Namecheap Hack Contained After Brute Force Attack
Namecheap customers were the victims of a hack this week, as stolen details from other sites were used to log in to user accounts.
According to Matt Russell at Namecheap, the usernames and passwords were probably obtained in August by Russian hackers. The list was obtained by hacking other websites, with multiple sources being pooled to create billions of possible combinations. The details were then used to attempt logins on the Namecheap site.
Security at Namecheap
Rather than using actual login pages, the hackers used software that mimicked real browser login windows to disguise their login attempts. They also had to reduce the list of logins from 4.5 billion since there were so many duplicates.
The hack did not involve any compromised systems at Namecheap, and there is no suggestion that its security is not adequate. However, with 1.2 billion usernames and passwords being tried in a brute force attack, some have inevitably led to successful logins.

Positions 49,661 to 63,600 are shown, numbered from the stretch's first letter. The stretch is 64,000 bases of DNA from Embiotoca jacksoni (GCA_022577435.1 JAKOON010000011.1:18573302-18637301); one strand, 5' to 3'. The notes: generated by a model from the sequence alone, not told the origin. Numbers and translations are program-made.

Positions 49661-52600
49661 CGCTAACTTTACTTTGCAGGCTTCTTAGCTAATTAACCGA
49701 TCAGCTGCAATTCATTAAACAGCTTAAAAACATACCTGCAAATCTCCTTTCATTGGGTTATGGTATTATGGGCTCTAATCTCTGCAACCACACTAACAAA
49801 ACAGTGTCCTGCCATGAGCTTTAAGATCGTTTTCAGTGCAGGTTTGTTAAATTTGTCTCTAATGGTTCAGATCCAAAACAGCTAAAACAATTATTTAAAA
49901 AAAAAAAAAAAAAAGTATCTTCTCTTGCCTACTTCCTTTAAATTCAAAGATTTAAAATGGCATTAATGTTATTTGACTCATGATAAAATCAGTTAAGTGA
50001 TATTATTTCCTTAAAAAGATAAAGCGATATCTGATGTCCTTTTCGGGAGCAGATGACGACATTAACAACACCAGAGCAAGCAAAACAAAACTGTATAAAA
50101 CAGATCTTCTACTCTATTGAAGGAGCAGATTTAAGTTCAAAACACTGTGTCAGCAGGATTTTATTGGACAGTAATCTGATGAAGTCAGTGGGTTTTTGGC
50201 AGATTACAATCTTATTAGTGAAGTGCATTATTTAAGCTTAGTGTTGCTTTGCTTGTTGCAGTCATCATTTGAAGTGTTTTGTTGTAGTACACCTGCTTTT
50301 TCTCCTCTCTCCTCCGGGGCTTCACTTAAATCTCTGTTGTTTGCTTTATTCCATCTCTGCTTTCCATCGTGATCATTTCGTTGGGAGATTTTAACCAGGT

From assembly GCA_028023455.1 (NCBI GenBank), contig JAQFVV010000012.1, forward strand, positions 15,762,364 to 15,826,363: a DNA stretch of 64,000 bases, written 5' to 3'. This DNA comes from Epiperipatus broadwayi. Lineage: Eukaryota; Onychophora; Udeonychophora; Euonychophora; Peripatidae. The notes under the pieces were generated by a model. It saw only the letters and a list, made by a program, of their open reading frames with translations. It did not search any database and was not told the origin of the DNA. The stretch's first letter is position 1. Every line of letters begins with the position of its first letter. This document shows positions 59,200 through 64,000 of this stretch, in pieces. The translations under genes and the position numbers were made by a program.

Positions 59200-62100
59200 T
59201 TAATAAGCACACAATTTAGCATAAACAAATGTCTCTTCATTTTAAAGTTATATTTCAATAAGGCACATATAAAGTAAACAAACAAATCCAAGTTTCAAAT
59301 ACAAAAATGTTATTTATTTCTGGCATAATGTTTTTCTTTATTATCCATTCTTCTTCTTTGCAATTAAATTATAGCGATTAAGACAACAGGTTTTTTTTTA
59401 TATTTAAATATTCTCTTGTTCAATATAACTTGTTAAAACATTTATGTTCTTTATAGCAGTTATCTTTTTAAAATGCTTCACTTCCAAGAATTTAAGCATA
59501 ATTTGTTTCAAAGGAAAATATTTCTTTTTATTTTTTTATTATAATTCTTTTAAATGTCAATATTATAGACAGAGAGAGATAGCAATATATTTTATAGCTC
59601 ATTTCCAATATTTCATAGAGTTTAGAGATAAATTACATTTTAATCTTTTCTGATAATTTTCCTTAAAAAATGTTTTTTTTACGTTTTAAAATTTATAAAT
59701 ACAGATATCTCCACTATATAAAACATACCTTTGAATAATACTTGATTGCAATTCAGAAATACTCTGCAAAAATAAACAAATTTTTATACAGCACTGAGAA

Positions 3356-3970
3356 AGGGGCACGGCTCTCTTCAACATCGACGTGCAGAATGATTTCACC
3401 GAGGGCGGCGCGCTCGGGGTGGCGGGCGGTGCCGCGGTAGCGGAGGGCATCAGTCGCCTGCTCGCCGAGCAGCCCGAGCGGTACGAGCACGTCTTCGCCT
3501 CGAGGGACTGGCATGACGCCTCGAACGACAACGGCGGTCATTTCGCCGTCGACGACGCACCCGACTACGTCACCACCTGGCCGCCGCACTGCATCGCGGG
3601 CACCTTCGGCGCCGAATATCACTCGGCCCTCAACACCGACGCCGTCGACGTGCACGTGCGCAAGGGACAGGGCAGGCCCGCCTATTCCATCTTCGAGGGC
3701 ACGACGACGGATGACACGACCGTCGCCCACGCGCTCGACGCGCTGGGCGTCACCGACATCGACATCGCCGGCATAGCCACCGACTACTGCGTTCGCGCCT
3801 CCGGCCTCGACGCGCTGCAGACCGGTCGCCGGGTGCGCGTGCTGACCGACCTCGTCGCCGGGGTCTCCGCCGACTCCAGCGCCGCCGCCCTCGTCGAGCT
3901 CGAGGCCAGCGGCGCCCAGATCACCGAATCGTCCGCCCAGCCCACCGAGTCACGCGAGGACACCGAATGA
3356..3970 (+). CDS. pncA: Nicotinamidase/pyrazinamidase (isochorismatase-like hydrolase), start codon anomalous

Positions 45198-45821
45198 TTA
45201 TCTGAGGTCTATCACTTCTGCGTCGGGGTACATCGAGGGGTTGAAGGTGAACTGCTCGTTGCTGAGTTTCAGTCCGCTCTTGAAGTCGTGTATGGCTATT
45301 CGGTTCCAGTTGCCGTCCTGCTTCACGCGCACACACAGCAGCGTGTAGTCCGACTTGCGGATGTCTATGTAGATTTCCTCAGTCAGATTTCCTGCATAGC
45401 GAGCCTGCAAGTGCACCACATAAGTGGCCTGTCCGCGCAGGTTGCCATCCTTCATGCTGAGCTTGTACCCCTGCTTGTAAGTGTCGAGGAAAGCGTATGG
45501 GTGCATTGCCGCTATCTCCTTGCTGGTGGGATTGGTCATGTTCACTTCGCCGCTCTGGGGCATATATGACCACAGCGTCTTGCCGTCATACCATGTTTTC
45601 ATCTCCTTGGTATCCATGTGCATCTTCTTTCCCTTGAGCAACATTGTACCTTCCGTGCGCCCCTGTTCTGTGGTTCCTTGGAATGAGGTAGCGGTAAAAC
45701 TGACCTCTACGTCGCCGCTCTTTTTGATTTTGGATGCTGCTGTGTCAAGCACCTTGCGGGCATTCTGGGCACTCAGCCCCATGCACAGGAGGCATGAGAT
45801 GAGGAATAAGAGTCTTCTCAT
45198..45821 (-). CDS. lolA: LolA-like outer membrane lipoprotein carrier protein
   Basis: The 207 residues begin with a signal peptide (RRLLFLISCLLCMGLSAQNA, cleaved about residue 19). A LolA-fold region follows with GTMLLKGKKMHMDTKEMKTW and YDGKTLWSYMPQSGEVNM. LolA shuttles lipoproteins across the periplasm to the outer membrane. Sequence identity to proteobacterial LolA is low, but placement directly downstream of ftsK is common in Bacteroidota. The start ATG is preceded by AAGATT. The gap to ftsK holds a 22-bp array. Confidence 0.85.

Namecheap responded by blocking the IP addresses that were hammering its systems with brute force logins, and it has made those IP addresses available for blocking should other hosts require it. The host has also proactively contacted affected customers to discuss more robust security practices.
There’s little that it could have done to prevent the attack, since the passwords were not acquired from its systems.
The hack is a stark reminder of the importance of creating unique passwords across the web, since using the same username and password combination is a serious security risk if one site is compromised
Hosting customers at Namecheap have the option of enabling two factor authentication on their accounts, and it’s recommended that anyone using the same password on multiple sites should change their password on Namecheap immediately.
Namecheap recommends that users on public wifi networks always connect through a VPN.